It rained here in Ada (and central OK in general) all morning. It's clearing up now, but it was pouring for a while so we scrapped going out for the day. Too bad, as it's in the mid-60s outside. If we can make it through the rest of the day with no rain, it may be a pleasant day for survey tomorrow.
Considering the crazy weather of the last couple of months, the fact that we've only lost 2.5 days of work to rain over a month is really good. With the exception of last Monday and today, the worst storms either dodge us or pass through in the night.
Spent most of last week in Austin, sweating my butt off and spending money like a sailor on leave. Got to hang out with a lot of people, which was very nice. I also saw Afrika Bambataa at my friend's record store! And ate breakfast tacos on more than one occasion.
The Oklahoma survey is proceeding rapidly. We've made it up to milepost 110 out of a total 158. Of course, there are a number of gaps in there where the landowners have denied access, but we've still surveyed at least 80 total miles. After this week, they're probably going to reduce our group by one full crew. We have a couple of people leaving for field school in Belize, so it really only means that one crew member and one crew chief will be leaving, and there's plenty of other work waiting at the office. If I'm sent home, I'll probably be in Louisiana before too long, wading through the bayou.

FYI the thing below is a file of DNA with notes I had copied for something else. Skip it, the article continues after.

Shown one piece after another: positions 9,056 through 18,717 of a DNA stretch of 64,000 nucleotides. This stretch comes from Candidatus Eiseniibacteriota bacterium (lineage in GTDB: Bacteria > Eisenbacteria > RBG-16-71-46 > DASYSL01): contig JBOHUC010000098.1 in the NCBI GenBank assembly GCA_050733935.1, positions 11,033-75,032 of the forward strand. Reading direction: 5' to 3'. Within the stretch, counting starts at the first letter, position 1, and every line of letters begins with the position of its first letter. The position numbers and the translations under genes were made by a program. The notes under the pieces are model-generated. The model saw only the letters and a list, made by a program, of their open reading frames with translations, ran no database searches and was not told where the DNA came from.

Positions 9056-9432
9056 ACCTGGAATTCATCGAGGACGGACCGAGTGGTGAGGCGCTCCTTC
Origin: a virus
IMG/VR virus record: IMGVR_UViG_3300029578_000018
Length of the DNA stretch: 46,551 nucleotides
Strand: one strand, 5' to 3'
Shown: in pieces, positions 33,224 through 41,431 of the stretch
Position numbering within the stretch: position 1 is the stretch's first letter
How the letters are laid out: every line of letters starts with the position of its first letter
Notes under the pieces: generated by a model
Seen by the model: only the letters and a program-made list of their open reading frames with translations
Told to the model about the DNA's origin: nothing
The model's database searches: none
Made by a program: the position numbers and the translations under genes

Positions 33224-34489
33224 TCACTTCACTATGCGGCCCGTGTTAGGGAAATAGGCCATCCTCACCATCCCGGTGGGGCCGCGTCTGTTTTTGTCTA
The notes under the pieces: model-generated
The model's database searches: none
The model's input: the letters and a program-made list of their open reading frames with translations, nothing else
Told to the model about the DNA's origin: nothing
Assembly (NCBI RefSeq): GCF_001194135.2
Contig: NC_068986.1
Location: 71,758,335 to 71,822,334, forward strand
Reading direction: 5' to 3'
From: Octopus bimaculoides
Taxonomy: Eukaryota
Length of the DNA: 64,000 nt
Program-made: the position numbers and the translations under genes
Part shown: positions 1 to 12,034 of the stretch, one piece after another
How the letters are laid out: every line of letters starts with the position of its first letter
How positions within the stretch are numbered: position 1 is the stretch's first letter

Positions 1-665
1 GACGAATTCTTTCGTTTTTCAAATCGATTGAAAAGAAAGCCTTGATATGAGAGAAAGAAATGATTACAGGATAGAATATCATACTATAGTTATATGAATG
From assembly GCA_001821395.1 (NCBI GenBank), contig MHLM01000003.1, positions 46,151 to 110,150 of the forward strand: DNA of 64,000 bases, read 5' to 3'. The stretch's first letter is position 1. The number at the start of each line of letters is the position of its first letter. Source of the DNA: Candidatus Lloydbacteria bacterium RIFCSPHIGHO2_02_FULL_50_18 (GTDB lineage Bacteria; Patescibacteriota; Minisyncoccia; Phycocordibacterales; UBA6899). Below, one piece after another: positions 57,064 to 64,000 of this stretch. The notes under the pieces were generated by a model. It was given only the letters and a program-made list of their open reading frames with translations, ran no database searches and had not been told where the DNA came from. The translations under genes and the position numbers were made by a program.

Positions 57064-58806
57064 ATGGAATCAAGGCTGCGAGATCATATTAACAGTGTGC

Now, to work on my thesis for a while.

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Thursday, June 05, 2008

Movin' on up!

Tonight is the last night in Stroud. We're driving almost 50 miles to get to our survey area right now, which means that 2 hours each day is devoted to drive time. So we're moving down to Ada, which is pretty well centered for the next 50 miles or so of survey. It's also a much bigger town, with a movie theater very close to the hotel. We'll also have microwaves and refrigerators, which means I can get a little bit closer to my regular dietary routine.